I didn’t think so at the time, but looking back at my childhood, the world was a pretty tough place.
I grew up in a neighborhood of very active kids and very “permissive” parents. They weren’t permissive in the sense that we were allowed to do whatever we wanted and they didn’t care. No, they cared a great deal about what we did; it was just that they always gave us enough rope to hang ourselves. They permitted our failure to occur. We had the freedom to fail with the understanding that whatever the consequences were, we were to bear those consequences without complaint.
I was really a great system. We made mistakes, of course, but we learned from each of them and they were rarely repeated. Never make the same mistake twice, unless, of course, the positive side of the mistake was pleasant enough that it outweighed the negative effects of the consequences.
And so I grew up in an environment that valued toughness. “Grin and Bear It” was a comic strip that my father enjoyed immensely. All of the kids in the neighborhood grew up in similar households. And one of the most important lessons that we all learned was never complain about personal pain. No one cares. We all had the same problems, so don’t bother complaining about how bad life was treating you personally.
Of course we could complain about the world, about teachers, about politics. I was OK to be negative about almost anything except personal pain. I remember my brother-in-law’s admonition to “be quiet or I’ll give you something to cry about.” This would be delivered whenever one of us as a small child would start to cry or whimper about a small ache, pain, bump, or bruise. No pain was worthy of tears because it could always be worse, so save the tears for something that really matters.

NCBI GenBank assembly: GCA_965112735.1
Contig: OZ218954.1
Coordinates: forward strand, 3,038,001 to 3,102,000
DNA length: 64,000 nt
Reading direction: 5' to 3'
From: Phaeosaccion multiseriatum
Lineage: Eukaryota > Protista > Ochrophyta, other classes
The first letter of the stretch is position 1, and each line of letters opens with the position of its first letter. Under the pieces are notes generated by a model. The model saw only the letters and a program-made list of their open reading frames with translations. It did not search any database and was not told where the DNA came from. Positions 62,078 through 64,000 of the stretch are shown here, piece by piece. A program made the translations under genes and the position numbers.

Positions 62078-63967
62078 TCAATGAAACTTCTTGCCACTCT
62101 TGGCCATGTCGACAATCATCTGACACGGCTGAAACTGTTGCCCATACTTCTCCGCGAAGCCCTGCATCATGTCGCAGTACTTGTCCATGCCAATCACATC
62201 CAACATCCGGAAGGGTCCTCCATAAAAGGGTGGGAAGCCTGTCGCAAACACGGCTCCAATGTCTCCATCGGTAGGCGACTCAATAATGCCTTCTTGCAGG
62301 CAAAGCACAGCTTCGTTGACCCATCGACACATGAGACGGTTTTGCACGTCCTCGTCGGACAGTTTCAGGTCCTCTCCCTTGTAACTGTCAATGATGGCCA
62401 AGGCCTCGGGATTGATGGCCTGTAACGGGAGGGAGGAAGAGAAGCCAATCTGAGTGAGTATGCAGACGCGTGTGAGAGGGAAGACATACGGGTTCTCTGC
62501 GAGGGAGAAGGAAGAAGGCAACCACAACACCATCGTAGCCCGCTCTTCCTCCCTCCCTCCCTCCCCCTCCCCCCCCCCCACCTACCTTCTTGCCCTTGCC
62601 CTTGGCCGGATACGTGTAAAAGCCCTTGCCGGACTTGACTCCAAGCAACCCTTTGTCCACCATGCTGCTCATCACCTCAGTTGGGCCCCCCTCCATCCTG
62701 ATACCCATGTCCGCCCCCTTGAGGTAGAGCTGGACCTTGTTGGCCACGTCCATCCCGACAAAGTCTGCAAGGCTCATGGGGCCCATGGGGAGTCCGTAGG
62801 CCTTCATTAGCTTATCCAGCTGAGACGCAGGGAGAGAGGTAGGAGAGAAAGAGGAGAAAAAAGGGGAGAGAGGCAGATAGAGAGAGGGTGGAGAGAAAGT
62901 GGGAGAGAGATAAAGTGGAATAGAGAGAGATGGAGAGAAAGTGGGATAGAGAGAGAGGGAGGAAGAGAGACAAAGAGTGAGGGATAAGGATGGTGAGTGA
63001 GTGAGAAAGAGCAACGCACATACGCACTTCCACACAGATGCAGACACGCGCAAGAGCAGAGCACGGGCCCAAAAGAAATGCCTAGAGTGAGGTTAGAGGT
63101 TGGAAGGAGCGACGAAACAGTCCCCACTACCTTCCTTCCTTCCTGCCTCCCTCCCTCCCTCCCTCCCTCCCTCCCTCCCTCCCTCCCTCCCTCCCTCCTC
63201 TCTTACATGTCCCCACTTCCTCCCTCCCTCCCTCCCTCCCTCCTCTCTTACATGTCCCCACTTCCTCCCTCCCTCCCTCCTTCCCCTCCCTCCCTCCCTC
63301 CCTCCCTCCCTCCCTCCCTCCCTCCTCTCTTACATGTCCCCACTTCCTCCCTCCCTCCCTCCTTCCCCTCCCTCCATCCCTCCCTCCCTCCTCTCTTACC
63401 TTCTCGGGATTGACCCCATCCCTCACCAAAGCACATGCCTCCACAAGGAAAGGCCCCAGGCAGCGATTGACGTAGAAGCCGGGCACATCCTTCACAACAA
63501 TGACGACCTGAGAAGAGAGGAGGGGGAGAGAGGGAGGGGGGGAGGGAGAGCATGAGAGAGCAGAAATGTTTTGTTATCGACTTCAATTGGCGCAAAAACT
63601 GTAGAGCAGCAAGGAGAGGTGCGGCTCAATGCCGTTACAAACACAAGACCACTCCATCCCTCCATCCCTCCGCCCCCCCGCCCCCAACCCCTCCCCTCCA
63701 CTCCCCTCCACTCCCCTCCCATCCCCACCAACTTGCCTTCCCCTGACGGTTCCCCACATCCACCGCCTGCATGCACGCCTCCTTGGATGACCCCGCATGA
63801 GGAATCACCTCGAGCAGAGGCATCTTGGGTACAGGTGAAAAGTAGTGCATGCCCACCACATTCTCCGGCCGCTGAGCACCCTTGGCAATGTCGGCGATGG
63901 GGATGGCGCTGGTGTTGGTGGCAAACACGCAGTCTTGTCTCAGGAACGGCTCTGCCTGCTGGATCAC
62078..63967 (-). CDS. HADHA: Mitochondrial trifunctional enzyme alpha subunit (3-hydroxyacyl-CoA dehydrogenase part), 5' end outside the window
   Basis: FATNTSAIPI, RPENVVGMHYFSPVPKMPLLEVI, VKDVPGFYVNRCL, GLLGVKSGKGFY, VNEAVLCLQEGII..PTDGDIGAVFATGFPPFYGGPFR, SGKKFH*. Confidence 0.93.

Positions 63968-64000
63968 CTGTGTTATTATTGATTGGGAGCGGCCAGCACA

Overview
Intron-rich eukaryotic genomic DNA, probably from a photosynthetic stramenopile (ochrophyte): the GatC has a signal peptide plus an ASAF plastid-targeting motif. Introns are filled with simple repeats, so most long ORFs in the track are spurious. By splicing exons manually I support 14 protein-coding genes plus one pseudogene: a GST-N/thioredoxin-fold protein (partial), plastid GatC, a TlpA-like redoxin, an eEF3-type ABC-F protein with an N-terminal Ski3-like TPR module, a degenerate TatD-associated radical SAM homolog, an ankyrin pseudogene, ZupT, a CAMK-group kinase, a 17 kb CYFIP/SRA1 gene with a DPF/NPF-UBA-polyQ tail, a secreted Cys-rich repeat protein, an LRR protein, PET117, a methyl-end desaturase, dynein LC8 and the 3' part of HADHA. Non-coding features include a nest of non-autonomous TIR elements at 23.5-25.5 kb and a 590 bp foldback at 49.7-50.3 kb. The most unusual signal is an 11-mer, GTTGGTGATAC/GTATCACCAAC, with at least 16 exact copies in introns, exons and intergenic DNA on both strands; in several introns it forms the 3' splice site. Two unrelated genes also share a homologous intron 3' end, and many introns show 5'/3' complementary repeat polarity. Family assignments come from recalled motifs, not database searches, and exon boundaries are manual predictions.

Of course, from that perspective, one could never cry because it could always be worse. And amongst friends it was even worse than family. I remember numerous bicycle accidents resulting in scraped knees and elbows, torn clothing, bloody body parts, and although the eyes might glisten with impending tears, none could possibly be released around friends.
“You’re OK, come on, let’s go” would be as sympathetic as anyone would be. They had more sympathy and care about the damage to the bicycle than damage to the body.
This attitude was not limited to the kids in the neighborhood, but extended into the adult world as well. I remember the reaction of coaches during athletic practice and contests. When a collision might result in a participant not immediately springing to his feet, the coach would do a cursory examination to determine if there were broken bones or extensive bleeding. If there were none, the prone body was helped up and the coach would tell him to “walk it off.”
And that is exactly what one did to save face with both coach and peers. And as quickly as possible, the athlete returned to the coach to get put back into the game. But never a tear was shed regardless of the pain one felt.
“Walk it off” became a most effective mantra, not only for physical pain, but for emotional upheaval as well. I remember many times when embarrassment, frustration or upset caused by the perpetual conflict of developing male/female relationships would be overcome by a long walk home. I remember hanging up after conflicted telephone conversations and going for a long walk to clear the head, even in the midst of winter or during a rain storm.
To this day, I enjoy my walk. There is something refreshing and even therapeutic about repeatedly placing one foot in front of the other. A walk is not about the steps you took before, or the ones you’ll take in the next moment, a walk can only be accomplished right now. Until I aged a bit, I didn’t realize how wise my family, friends, and others were as I grew up.